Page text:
Et Tu, WaMu? Seattle Bank Was Subprime 'Polluter'

Of all the wing-tipped execs that have been paraded before government officials investigating the roots of the financial crisis, the former Washington Mutual executives are surely among the most shameful.

Tuesday's all-day Senate hearing, conducted by Sen. Carl Levin, aired enough dirty laundry to stink up all of Capital Hill. WaMu, according to the Senate investigation, pursued a deliberate strategy of peddling high-risk, often fraudulent loans, and selling them off to investors. Employees were compensated on quantity, not quality, and even some accused of fraud were lavished with trips to Hawaii. All the while, officials ignored warnings. In fact, when the housing market started to deteriorate, the bank ratcheted up its efforts to push the ill-fated loans in a final push for profits. WaMu was seized by federal regulators in September 2008 and later acquired by JPMorgan Chase in a fire sale, but not before handing its departing CEO a $15 million gift.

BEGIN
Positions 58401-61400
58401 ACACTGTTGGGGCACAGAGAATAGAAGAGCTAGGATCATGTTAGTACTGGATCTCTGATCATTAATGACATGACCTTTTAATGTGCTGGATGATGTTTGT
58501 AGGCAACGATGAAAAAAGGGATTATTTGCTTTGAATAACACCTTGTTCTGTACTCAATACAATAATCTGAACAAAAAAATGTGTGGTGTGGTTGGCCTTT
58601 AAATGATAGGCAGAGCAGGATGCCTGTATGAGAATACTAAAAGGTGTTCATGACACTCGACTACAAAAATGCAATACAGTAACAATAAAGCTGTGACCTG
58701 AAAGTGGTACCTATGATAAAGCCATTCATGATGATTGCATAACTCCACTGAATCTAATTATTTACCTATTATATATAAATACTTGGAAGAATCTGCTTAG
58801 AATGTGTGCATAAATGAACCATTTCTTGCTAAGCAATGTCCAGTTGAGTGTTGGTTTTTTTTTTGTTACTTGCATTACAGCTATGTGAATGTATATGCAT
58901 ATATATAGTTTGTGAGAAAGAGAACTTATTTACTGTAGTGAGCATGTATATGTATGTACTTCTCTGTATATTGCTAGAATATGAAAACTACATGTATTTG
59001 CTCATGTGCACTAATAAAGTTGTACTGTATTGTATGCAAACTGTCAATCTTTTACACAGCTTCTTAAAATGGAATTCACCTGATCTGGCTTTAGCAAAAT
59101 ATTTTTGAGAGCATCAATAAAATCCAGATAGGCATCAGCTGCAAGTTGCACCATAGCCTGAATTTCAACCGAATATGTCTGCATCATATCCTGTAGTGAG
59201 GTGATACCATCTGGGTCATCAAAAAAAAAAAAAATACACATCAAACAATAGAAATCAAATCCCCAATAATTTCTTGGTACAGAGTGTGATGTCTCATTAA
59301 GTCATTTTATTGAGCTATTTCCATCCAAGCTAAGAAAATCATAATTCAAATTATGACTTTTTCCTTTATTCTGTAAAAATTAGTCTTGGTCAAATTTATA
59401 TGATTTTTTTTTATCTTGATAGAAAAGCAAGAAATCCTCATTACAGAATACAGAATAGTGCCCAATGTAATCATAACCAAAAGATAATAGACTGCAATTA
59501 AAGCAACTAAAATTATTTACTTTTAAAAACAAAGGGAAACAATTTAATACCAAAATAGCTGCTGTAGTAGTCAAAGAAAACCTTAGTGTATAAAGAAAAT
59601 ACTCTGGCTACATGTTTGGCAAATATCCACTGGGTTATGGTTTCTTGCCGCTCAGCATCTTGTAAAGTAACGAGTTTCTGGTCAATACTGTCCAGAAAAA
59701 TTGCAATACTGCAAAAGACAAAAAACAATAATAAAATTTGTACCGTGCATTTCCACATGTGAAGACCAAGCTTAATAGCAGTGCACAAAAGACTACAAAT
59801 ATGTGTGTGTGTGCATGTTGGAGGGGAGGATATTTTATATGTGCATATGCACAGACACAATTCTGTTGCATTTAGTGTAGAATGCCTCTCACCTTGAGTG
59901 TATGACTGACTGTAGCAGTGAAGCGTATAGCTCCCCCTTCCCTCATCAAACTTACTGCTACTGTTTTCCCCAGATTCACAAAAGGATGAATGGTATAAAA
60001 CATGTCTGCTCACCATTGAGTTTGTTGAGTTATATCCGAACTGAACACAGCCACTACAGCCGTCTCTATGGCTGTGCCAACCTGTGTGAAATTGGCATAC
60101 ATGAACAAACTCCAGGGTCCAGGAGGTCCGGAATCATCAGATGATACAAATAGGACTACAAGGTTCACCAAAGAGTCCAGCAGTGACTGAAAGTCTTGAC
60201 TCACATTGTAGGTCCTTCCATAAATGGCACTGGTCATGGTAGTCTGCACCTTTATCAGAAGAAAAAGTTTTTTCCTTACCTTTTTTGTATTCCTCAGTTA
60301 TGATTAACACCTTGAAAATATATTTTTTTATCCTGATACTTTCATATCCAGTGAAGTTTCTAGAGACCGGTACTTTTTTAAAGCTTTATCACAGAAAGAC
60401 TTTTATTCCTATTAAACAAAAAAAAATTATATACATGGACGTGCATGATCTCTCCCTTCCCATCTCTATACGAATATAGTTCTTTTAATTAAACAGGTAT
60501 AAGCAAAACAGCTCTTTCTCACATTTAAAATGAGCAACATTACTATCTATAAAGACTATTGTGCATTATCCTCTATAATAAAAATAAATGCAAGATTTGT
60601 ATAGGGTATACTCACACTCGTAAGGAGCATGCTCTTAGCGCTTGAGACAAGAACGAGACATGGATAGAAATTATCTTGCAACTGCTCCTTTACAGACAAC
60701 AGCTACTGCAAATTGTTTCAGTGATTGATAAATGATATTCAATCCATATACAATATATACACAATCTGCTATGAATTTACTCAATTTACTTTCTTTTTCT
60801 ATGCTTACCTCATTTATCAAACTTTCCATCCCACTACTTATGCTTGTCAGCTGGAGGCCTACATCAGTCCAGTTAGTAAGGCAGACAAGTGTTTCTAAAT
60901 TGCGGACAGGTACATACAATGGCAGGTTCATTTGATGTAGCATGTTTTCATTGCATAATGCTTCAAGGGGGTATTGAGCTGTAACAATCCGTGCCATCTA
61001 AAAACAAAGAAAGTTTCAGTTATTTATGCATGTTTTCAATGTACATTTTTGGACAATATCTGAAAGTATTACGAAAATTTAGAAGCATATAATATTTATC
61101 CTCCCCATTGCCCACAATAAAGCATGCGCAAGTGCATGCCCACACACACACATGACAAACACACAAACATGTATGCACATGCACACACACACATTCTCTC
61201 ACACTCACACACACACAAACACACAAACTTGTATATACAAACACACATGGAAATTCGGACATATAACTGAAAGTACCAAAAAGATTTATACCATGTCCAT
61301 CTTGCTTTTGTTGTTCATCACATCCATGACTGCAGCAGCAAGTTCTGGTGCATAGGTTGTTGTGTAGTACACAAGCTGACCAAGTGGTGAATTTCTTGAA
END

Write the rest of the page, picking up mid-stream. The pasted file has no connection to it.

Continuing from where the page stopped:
"Washington Mutual built a conveyor belt that dumped toxic mortgage assets into the financial system like a polluter dumping poison into a river," said an outraged Levin (pictured). In its wake, WaMu and its peers have left the financial equivalent of a Superfund site that will take years and billions of dollars to clean up.